Testing the stage where the best in the world will meet in two months, a select group of fifteen Grand Prix riders competed at the World Equestrian Games test event held at the 2014 CDI Caen on 23 - 25 June 2014. Overall they were very satisfied with the French setting, although the language barrier may create some difficulties for those who don’t speak French.
“Everything was just great, arena, surface, boxes, organization. Súper," said the Spanish winner of the Grand Prix Kur Christobal Belmonte. “However, sometimes the language was a limitation because the employees only speak French, and this could be a little problem for the understanding of competitors. But, all in all, everything was fine."
Third in the Grand Prix Kur on Mistral du Coussoul and fifth in the Special with her new ride Ehrendorf, French Alizee Froment was a rider not affected by the language barrier. She felt that the Caen set up was great, but that some different things needed work in order to make everything perfect.
"The organization is really looking to do their very best, and the arena was super nice, one of the best I've had the chance to ride in with my horse," Froment commented. "Really every ground area was perfect and there was plenty of space. I actually think that we had more space to warm up than there were combinations starting. We have the competition arena, two warm up arenas, and three training arenas, plus the different spaces around."
While it was well organised, Alizee feels that a few things should be organized in a different way, but this is the reason why they have done a test event. “In two months all will be in a perfect way. I'm sure about it," Froment concluded
A little bit of an empty atmosphere for such a big and amazing stadium, Alizee added that the test event was closed to the public and was a pretty confidential competition.
Holland based Chere Burger felt that as a South African rider the Caen event was a little overwhelming. She was very impressed by the attention to detail.
"The discipline, neatness, precision, and the emphasis on the well being of the horses was something worth appreciating, said Chere. "The main arena was absolutely super, and certainly one of the best win arena surfaces I ever rode on.”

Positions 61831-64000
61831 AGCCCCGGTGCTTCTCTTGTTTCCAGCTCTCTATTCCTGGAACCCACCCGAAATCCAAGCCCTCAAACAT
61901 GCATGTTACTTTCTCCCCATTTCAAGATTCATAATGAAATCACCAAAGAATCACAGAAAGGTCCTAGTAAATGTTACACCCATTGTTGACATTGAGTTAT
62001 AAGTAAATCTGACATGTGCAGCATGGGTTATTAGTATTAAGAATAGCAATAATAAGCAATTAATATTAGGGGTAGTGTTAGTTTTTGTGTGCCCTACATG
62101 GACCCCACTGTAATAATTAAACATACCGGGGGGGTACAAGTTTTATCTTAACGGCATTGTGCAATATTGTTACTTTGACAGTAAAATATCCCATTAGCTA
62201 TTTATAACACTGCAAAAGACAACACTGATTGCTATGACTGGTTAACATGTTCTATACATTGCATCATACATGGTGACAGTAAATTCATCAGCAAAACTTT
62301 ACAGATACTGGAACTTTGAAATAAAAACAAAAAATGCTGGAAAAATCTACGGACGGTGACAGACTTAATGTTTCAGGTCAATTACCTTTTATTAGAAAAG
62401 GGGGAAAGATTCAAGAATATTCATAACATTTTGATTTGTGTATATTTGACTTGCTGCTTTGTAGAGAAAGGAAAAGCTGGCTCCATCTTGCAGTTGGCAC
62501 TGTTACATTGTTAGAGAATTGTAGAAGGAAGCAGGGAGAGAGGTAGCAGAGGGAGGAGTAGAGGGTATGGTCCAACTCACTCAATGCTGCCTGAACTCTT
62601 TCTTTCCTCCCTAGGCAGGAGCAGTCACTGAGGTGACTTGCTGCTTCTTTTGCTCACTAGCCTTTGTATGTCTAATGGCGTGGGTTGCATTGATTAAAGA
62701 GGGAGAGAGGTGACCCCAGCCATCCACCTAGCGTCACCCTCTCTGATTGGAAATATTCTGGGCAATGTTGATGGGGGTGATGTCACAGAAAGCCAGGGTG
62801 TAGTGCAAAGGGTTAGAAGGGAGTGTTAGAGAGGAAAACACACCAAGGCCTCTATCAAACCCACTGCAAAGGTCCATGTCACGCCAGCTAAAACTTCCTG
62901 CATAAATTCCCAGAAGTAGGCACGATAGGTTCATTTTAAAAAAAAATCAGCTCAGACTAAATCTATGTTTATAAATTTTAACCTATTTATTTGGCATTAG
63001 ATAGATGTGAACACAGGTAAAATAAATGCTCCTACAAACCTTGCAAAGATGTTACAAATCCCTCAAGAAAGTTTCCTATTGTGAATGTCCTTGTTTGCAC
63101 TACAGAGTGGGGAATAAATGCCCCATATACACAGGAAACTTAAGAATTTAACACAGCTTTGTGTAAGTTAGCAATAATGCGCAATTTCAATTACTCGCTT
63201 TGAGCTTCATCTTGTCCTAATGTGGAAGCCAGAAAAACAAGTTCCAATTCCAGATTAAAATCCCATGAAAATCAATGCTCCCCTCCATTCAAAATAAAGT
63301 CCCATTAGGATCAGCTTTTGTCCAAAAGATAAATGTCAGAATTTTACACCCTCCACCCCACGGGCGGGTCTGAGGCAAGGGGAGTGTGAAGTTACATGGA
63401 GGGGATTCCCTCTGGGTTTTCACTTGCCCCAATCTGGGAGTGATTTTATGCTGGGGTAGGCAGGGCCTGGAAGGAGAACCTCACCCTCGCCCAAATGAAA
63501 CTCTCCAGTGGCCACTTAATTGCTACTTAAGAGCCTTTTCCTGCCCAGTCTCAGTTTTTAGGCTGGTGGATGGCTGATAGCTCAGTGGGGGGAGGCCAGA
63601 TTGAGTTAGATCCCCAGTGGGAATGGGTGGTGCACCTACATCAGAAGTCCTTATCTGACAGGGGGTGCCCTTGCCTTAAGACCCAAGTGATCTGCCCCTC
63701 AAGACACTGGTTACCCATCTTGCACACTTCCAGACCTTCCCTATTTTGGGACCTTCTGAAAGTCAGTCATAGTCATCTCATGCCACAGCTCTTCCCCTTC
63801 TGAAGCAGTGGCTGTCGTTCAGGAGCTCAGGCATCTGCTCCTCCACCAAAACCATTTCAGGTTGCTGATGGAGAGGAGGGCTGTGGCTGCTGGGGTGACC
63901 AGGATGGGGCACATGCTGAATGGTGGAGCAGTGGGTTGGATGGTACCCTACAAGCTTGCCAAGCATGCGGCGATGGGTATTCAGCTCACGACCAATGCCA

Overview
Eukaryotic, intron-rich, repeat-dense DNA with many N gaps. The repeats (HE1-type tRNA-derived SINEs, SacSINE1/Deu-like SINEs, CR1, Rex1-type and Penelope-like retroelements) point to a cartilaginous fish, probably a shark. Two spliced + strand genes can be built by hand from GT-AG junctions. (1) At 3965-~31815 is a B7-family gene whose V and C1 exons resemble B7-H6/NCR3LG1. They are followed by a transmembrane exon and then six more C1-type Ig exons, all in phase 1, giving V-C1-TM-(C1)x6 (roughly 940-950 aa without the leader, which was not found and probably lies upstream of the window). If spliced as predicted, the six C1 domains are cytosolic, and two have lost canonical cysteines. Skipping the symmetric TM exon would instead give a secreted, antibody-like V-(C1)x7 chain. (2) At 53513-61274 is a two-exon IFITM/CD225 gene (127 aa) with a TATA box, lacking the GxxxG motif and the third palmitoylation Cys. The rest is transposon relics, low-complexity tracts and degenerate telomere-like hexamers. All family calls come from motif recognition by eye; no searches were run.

While the atmosphere this time was a little bit underwhelming, Chere is very much looking forward to taking this stage again as part of team South Africa.
“At this stage we have a South African team that is going and I can’t wait to experience the WEG atmosphere," she added.
Sixth in the Grand Prix Special, German born Palestinian Christian Bruhe felt that overall the event was very well organised with short ways from the lorry to the barn area, training rings and main stadium. Already qualified to compete at the 2014 World Equestrian Games, Bruhe called the d'Ornano stadium a great overall infrastructure for the horses.
“It's just perfect. There are spacious boxes, but we felt the shavings were too fine grained and the team catering was poor," said the critical entrepreneur Bruhe, who runs a multinational with a staff of 750 people.
Agreeing with Alizee and Christobal that the ground had very good surfaces, Christian did comment that the footing in the competition arena was slightly harder than outside, but feels that should be an easy fix. "There was absolutely plenty of space to warm-up," added.
Christian described the atmosphere as very warm, exciting, cheerful, and really like a big family celebrating the upcoming event. He did feel that the access to the main arena was a bit too restrictive for trainers and grooms, but all in all enjoyed the chance to “test ride” the world stage.
“It was a great opportunity for us to train and get to know the main arena," said Bruhe, who is coached by Finnish Grand Prix rider Henri Ruoste.
by Sarah Warne - Photos © Milan Djordjevic - Leanjo de Koster